I’m sitting at the vet office waiting for Landon to get an x-ray of his shoulder/leg. I’m not too sure what he did to it but he’s been limping and it’s not normal for him.
Last time he had an x-ray, he needed to be tranquilized and he fought it. Hard. The vet actually said that she gave him enough to tranquilize a horse! They had to let me in with him while he was x-rayed and that is not a normal protocol.
Thanks to Covid, I’m not allowed to do that. I am allowed in the exam room and for that I am grateful.
If you have never had a fear reactive dog, you probably won’t understand why this is nerve-wrecking. Landon is NOT aggressive. He reacts because he is terrified. His reactions look aggressive because when you have a reactive dog, they learn that when they behave aggressively, the thing they are scared of usually goes away. Landon doesn’t want to be scared, he wants to be safe. And if he feels that he isn’t (even when he is) he reacts.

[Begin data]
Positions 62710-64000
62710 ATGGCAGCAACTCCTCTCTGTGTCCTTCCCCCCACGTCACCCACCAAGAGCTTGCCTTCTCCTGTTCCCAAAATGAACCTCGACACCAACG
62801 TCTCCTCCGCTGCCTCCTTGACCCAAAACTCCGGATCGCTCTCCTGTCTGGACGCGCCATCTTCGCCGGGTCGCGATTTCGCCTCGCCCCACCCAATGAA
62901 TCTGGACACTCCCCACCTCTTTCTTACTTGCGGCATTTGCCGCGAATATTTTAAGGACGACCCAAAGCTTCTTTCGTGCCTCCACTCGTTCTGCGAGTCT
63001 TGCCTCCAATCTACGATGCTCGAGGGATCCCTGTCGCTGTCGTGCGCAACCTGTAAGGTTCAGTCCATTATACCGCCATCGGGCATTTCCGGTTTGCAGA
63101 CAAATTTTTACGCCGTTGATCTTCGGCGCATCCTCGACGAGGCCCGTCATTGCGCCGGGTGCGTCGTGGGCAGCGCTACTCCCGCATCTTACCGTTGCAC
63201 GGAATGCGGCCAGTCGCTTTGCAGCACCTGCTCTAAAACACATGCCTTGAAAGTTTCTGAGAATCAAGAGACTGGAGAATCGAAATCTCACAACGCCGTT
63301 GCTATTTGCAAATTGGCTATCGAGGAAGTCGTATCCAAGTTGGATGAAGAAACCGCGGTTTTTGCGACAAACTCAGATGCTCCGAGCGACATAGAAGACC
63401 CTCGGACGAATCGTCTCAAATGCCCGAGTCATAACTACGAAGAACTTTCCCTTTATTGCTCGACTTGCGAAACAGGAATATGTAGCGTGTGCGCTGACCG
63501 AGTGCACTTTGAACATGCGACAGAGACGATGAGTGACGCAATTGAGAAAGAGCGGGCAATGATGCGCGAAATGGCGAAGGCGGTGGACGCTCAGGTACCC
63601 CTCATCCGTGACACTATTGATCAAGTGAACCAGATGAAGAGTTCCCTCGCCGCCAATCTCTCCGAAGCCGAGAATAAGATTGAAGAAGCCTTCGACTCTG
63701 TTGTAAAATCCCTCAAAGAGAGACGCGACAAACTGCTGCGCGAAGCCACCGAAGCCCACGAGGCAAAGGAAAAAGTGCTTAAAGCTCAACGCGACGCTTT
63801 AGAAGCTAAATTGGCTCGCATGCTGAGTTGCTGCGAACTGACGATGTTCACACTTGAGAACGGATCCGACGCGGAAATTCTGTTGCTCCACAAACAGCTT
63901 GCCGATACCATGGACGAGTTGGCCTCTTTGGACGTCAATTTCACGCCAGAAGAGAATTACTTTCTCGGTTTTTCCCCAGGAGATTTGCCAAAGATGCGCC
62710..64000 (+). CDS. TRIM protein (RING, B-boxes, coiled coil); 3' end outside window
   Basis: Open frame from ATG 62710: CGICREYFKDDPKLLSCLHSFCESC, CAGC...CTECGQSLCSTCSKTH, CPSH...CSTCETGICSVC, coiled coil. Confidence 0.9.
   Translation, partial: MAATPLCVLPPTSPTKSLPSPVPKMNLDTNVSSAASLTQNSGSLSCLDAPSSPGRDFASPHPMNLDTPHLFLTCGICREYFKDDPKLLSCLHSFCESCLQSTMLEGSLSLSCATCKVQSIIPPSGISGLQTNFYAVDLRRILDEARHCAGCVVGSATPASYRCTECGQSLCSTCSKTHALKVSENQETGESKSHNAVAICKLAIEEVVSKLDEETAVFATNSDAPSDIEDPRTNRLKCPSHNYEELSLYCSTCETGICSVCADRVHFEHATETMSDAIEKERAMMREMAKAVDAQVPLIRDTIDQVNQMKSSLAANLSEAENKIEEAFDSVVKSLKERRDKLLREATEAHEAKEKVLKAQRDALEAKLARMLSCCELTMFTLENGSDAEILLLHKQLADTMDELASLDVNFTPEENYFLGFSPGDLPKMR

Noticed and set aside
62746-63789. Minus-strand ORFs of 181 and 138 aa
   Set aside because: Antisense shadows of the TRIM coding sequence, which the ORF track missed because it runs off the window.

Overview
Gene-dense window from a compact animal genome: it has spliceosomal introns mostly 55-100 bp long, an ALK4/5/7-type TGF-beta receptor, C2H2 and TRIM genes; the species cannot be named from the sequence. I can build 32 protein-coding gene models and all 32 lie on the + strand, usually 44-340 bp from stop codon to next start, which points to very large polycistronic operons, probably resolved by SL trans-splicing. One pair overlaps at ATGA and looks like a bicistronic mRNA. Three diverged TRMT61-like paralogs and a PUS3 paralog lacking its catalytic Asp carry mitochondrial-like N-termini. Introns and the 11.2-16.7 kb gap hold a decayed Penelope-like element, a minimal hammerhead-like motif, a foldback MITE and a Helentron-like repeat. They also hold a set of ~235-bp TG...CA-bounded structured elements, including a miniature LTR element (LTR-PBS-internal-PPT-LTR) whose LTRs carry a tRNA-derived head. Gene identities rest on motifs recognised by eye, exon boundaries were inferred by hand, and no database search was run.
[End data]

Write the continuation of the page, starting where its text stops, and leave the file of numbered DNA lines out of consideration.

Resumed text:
Reactivity isn’t something you can simply ‘train’ out of a dog. That would be like telling a depressed person to smile because it’ll make them happy. It’s not quite how things work. His behaviour can be managed and I have worked really hard with him to help him with his fears. He’s also on medication for fear and anxiety. Most days are good. But there are days, like today, when he is super stressed and it breaks my heart. It breaks my heart because I can’t tell him that he’s okay and safe and that no one is going to hurt him.
Thankfully, the staff at the clinic he is at right now are very understanding. So now, I just wait.
The one thing I can leave you with for now is that YOU are your pet’s voice. You have to speak up for them. You have to make sure that they feel safe. You are their advocate. I’ll make another post on why this is so important. But know, I will ALWAYS advocate for my pets. Because if I don’t who else will?